This is unlike the traditional process, based on the Federal Acquisition Regulation, whereby the government generally must either select the contractor that is closest to its requirement, or reject all proposals and restate the requirement—a time-consuming, “good enough” method. With the C5 OTA, the government collaborates with industry to put together a solution and optimizes innovation. Once they’ve agreed on the solution, they document their approach in an OTA. The entire process, which generally takes about 90 days, allows the awardee to build the government a proof-of-concept prototype and potentially continue with a follow-on production.

DCO delivers evolving capabilities—technology enhancements, improved efficiency or new specific-use capabilities—every three to four months. The evolving capabilities are then assessed, refined and integrated into the baseline capability. (Graphics by Product Manager DCO)

DCO delivers evolving capabilities—technology enhancements, improved efficiency or new specific-use capabilities—every three to four months. The evolving capabilities are then assessed, refined and integrated into the baseline capability. (Graphics by Product Manager DCO)

ANATOMY OF AN ACQUISITION

The DCO acquisition strategy takes advantage of flexibility in requirements and contracting methods to adopt practices from rapid software and hardware development. DCO is delivering capabilities as an evolving “build” or “drop” every three to four months—not necessarily the complete solution but rather technology enhancements, improved efficiency or new specific-use capabilities that are assessed, refined and then integrated into the baseline capability. (See Figure 3.)

By using the C5 OTA, the product office can build continuous prototypes to assess capability gaps and insert mature technologies into the baseline program. (See Figure 4.) At the same time, the OTA prototyping strategy informs the U.S. Army Training and Doctrine Command capabilities manager and provides the basis to discuss requirements, potentially refining key performance parameters by adjusting capability drop documentation under the IT Box construct. The end result is the most advanced capability that industry can provide, properly aligned with program requirements integrating attributes of doctrine, organization, training, materiel, leadership and education, personnel and facilities in a rapidly moving acquisition scenario.

DCO expects that using C5 and incorporating OTA prototyping will result in acquisition of a capability that is:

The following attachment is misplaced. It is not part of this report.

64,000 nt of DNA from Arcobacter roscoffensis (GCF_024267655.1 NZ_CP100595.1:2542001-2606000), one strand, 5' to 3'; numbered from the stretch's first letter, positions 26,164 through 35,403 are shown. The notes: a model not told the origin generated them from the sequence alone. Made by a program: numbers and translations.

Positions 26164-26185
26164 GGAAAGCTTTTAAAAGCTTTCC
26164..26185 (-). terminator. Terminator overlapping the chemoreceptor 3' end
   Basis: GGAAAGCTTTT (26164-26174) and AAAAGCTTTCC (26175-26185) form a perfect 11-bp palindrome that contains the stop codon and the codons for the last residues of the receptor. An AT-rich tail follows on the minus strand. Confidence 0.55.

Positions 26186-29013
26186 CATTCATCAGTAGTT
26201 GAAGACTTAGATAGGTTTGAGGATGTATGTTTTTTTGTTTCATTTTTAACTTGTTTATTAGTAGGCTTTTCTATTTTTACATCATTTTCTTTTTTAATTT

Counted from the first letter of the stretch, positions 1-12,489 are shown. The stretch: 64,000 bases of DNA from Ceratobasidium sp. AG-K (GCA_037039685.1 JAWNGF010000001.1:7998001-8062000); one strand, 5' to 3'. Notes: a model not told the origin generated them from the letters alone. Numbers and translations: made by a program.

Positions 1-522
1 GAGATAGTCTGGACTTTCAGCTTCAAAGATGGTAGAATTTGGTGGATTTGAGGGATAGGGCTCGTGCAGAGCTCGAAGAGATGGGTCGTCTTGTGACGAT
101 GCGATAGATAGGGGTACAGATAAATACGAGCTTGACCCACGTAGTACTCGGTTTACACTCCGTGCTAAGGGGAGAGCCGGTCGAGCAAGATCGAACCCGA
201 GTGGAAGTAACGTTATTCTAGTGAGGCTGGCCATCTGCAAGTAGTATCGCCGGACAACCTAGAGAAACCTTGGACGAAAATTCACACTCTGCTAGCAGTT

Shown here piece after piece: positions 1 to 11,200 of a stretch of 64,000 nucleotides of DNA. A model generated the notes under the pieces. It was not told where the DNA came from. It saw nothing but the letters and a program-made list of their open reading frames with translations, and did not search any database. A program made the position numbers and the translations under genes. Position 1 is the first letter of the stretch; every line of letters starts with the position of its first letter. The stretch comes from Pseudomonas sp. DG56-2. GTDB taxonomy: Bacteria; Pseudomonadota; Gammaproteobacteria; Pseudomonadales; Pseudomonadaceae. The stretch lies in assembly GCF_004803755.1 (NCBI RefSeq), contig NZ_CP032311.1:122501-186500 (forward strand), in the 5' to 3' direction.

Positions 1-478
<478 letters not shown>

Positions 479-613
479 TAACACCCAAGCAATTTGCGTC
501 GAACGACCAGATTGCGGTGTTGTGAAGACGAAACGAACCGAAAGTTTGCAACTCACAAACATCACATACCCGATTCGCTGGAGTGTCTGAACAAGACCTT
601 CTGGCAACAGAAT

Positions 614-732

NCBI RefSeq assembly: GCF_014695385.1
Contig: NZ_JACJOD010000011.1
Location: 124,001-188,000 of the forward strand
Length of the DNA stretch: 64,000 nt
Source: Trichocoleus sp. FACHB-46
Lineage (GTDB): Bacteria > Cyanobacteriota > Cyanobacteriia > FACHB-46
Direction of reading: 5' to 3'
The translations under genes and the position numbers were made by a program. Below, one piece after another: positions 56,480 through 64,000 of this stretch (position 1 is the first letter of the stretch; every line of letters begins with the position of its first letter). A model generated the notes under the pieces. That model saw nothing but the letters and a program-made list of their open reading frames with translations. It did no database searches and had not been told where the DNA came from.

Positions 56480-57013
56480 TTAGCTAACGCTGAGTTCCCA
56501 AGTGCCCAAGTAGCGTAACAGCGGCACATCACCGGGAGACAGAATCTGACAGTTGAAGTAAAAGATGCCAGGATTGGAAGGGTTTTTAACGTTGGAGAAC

• Better—Continuous prototyping will allow DCO to provide capabilities that respond to evolving needs and align properly with requirements.
  • Faster—Timelines are at least 50 percent shorter, compared with traditional acquisition methods.
  • Cheaper—Effective prototyping reduces a product’s life cycle costs by providing a tangible solution that can integrate with existing systems and be tested up front for long-term suitability before full production decisions and the associated expenses.
PM DCO, under a C5 OTA, builds continuous prototypes to assess capability gaps. (Graphics by Product Manager DCO)

PM DCO, under a C5 OTA, builds continuous prototypes to assess capability gaps. (Graphics by Product Manager DCO)

CONCLUSION

In this era of expanding cyber technologies and threats, as well as IT capabilities, traditional acquisition methods and approaches generally deliver obsolete capabilities too late and over budget. Through more innovative approaches, such as use of the JCIDS IT Box requirements process and consortium-based OTA, acquisition can move closer to the goal line of a better, faster, cheaper solution that harnesses the continual emergence of new technologies and the risk reduction capabilities of prototyping.

There is no more urgent time than today, as we fight ongoing cyber battles in industry and government, for acquisition professionals to improve their use of innovative tools, such as OTAs, and maximize collaboration with industry. Through use of the C5, monthly technical interchange meetings and rapid prototyping, DCO intends to demonstrate the might of combined industry solutions and collaborative acquisition to provide the most responsive capabilities possible.

For more information on DCO, go to http://www.eis.army.mil/programs/dco. For more information on C5, go to https://c5technologies.org.

COL. SCOTT HELMORE is the product manager for the Army’s Defensive Cyber Operations office under PEO EIS. He holds an M.S. in acquisition systems management from the University of Management and Technology and a B.S. in agricultural business from Michigan State University. He is Level III certified in program management.

TOM COLE, BRIG. GEN., USA (RET.) currently serves as an independent consultant. He completed over 30 years of active Army service, with 22 years in defense acquisition. He was the program executive officer for Intelligence, Electronic Warfare and Sensors from November 2007 to September 2010. A graduate of the U.S. Military Academy at West Point, he holds an M.S. in aerospace engineering from San Diego State University and an M.S. in national resource strategy from the National Defense University’s Industrial College of the Armed Forces.


This article will be published in the January – March 2018 issue of Army AL&T Magazine.